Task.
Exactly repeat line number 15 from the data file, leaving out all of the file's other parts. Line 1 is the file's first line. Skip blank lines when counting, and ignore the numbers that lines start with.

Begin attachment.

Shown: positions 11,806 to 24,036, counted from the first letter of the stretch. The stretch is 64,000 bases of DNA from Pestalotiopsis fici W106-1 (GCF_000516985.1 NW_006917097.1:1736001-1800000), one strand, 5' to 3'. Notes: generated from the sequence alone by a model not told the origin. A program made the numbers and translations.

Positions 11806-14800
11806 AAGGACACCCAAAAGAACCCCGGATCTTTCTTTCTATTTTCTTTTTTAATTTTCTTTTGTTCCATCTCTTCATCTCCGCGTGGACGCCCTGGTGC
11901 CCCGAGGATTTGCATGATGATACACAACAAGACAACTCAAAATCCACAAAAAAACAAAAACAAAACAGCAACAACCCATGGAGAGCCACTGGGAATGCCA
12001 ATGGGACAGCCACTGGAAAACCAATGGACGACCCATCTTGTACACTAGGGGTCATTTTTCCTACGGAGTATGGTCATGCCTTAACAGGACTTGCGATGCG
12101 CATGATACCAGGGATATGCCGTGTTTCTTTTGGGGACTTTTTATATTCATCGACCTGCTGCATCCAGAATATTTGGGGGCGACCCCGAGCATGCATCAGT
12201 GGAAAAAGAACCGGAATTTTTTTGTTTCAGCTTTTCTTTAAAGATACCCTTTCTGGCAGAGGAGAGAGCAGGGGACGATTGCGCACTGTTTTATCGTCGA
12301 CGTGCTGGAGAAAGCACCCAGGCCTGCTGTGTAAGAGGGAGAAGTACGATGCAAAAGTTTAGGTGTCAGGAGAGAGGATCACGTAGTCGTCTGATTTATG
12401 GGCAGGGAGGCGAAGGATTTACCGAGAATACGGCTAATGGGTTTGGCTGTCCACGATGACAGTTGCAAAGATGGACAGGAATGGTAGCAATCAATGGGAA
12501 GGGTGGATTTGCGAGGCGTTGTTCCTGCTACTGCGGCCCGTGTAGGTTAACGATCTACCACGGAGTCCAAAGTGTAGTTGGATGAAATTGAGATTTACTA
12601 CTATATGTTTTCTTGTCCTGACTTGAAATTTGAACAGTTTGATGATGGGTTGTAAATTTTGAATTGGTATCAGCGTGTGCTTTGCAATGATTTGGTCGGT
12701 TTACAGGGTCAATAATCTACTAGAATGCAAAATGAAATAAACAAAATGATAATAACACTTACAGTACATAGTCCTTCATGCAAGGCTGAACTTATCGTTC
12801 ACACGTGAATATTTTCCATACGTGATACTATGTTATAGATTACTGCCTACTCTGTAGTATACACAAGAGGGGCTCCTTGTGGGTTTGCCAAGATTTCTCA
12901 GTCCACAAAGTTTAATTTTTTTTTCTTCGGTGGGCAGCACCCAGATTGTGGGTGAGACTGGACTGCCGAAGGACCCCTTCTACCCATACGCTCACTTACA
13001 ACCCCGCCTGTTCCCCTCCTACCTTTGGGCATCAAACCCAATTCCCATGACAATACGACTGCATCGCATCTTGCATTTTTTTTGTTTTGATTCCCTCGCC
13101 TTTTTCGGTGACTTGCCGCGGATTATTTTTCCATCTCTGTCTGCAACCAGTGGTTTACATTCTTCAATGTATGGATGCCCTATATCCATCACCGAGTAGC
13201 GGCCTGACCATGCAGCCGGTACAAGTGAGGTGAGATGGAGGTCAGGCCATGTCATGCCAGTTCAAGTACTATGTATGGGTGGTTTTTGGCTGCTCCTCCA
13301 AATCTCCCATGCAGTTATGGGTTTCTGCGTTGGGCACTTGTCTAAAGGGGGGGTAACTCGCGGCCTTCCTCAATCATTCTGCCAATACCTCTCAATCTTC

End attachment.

13001 ACCCCGCCTGTTCCCCTCCTACCTTTGGGCATCAAACCCAATTCCCATGACAATACGACTGCATCGCATCTTGCATTTTTTTTGTTTTGATTCCCTCGCC